Baby's in Black
written by Arne Bellstorf
It is rare among graphic novels to find a publisher who continually, time and again, produces well-written and conceived, thought-provoking sequential literature. Self Made Hero, a relatively young British publisher involved in either English-language editions of various award-winning European titles or original contributions by both recognized and debut talent, is deserving of that praise alongside similar North American venues such as Top Shelf or Humanoids. Having experienced the privilege of reviewing its Gonzo biography of Hunter S. Thompson, I can say that reading Arne Bellstorf's Baby's in Black was a welcome follow-up.
Releasing Baby's in Black to English-speaking audiences is a smart move by Self Made Hero not only because the book is simply a good read, but also because of the built-in audience for anything Beatle-mania. Diehard Beatle fans will immediately recognize the name of Stuart Sutcliffe, the enigmatic fifth member of the band and original bass player from the Beatles’ early days in Hamburg. Although television documentaries and films have chronicled this episode in Beatle history, perhaps immortalized for either good or bad by actor Stephen Dorr's portrayal in the 1994 film Backbeat, the arrival of Baby's in Black is an introspective look at a relationship formed within pre-Beatle hysteria, not one forged because of it.
Some readers may be alarmed by the high contrast, stark line art of Bellstorf from the beginning. Heavy charcoal and graphite, while beautifully utilized for casting cityscapes, outdoor environments, or the recognizable visages of John, Paul, and George, can fall somewhat short in profiling the lesser known visualizations of Kirchherr, Sutcliffe, and their German companions. In fact, if there is one major criticism of Baby's in Black it is that the artwork allows for very little variation in facial construction or rendition, as most of the characters share the same facial structure, hairstyles, eye shapes, mouths and noses. As a result, the text can become confusing in attempting to identify who the characters are apart from their gender. This style and approach succeeds quite well, however, in the intimate moments between Astrid and Stuart or in the transitional, sequences of non-human interactions.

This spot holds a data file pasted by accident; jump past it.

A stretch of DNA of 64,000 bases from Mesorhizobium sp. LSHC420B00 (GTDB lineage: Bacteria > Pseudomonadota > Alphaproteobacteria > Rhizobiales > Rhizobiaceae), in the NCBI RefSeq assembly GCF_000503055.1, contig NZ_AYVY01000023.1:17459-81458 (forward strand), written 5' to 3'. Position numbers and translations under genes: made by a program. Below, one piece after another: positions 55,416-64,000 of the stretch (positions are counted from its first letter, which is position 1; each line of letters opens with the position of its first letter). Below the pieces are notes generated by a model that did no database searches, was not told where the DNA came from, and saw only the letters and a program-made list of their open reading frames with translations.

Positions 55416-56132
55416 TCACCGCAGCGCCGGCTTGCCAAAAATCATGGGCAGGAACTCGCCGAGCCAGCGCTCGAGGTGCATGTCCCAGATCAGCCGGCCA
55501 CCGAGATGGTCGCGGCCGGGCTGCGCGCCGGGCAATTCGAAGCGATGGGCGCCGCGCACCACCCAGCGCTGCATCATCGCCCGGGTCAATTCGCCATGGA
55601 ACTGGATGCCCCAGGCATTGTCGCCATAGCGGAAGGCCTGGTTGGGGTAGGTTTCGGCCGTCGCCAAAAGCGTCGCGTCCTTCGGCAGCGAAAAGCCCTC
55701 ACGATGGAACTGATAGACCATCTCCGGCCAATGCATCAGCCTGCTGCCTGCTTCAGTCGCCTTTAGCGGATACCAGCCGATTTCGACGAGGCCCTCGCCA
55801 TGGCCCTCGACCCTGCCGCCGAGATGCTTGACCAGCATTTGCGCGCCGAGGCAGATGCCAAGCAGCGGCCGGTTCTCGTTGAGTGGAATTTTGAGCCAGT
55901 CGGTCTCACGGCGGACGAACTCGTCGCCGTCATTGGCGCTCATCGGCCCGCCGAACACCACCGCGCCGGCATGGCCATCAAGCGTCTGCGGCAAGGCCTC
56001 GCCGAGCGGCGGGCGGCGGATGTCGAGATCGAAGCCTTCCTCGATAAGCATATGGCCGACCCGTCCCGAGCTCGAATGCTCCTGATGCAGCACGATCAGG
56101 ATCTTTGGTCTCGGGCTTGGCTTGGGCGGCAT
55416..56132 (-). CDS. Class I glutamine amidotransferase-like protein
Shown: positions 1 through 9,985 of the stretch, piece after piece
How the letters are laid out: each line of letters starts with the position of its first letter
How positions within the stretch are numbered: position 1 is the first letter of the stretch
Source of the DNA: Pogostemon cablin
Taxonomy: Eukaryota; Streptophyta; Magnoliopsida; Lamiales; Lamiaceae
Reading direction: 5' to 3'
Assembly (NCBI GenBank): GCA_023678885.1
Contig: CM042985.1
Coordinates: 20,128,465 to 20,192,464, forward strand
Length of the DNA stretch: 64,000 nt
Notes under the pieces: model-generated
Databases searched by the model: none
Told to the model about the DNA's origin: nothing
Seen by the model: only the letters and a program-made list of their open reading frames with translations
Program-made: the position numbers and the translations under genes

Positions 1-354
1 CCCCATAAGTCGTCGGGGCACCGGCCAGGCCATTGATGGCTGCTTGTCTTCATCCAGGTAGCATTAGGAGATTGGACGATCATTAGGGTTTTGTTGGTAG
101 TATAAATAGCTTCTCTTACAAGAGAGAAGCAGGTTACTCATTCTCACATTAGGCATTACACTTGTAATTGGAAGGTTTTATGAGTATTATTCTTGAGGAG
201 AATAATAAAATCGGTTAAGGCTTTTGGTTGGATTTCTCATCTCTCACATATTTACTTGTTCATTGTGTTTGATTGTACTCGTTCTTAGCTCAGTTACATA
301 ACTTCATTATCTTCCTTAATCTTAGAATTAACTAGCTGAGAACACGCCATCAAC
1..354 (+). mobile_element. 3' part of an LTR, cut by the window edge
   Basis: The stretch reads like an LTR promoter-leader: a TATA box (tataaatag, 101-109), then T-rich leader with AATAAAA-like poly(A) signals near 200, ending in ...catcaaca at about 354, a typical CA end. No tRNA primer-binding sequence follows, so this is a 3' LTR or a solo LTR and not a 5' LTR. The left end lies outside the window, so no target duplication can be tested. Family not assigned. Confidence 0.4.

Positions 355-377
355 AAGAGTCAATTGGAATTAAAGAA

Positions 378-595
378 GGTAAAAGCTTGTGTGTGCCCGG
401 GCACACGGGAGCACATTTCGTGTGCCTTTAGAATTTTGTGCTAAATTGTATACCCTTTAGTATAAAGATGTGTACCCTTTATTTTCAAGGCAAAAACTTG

For audiences unfamiliar with the relationship, the story opens with Klaus Voormann, the presumed protagonist of the narrative, and his awkward, perhaps already failed romance with Astrid. At first, Klaus is also the narrator, the only window for the reader to experience the impact of American rock-and-roll interpreted by the Beatles on the static lives of Hamburg's citizens. The first twenty or so pages of Baby's in Black are told through his perspective. Bellstorf hints at shared pasts and moments already long gone between Klaus and Astrid, but never develops them beyond mere passing mentions.
In terms of character development and story progression, the narrative's strengths lie with Astrid and her experiences. It makes sense that since Bellstorf spent time with Kirchherr that the graphic novel would obviously reflect an Astrid-centric approach. Yet, one of the perhaps unintentional consequences of this focus is that the other characters are merely shallow husks. Audiences don't experience John Lennon or Paul McCartney or George Harrison as they were in 1960, but rather through the lens of their own cultural baggage and perceptions of Beatle fascination shaped and molded by successive generations of fans for over fifty years. While this would be hard to avoid given the status and iconic nature of both the individuals and the band themselves, the same unfortunate neglect in evolving the characters beyond mere avatars carries over to Stuart Sutcliffe as well. Apart from learning that Stuart possessed an artistic background and was only tangentially united with the band, audiences grasp little more about the individual, his passions, and his all-too tragic and early demise. One consequence of this is that the book is largely emotionless save the artistic passion that is conveyed and exhibited brilliantly by Kirchherr herself.
Fortunately, it appears that Self Made Hero recognized this potential setback or limitation in the novel's structure and preemptively moved to include an excerpt from a scholarly biography of Kirchherr published in 2010, which provides important and necessary context and cultural relevance for the 1960 encounter. Serving as a nice intellectual and ideological counterweight to the book, Jon Savage's essay discusses the significance of youth culture, pop modernism, and the Hamburg Exis. Some audiences may actually benefit from reading this concluding section first, while others may gain greater insight into the novel on a second read-through with the knowledge in hand. Either way, Baby's in Black is an exciting and engaging installment in the publisher's ongoing graphic biography series.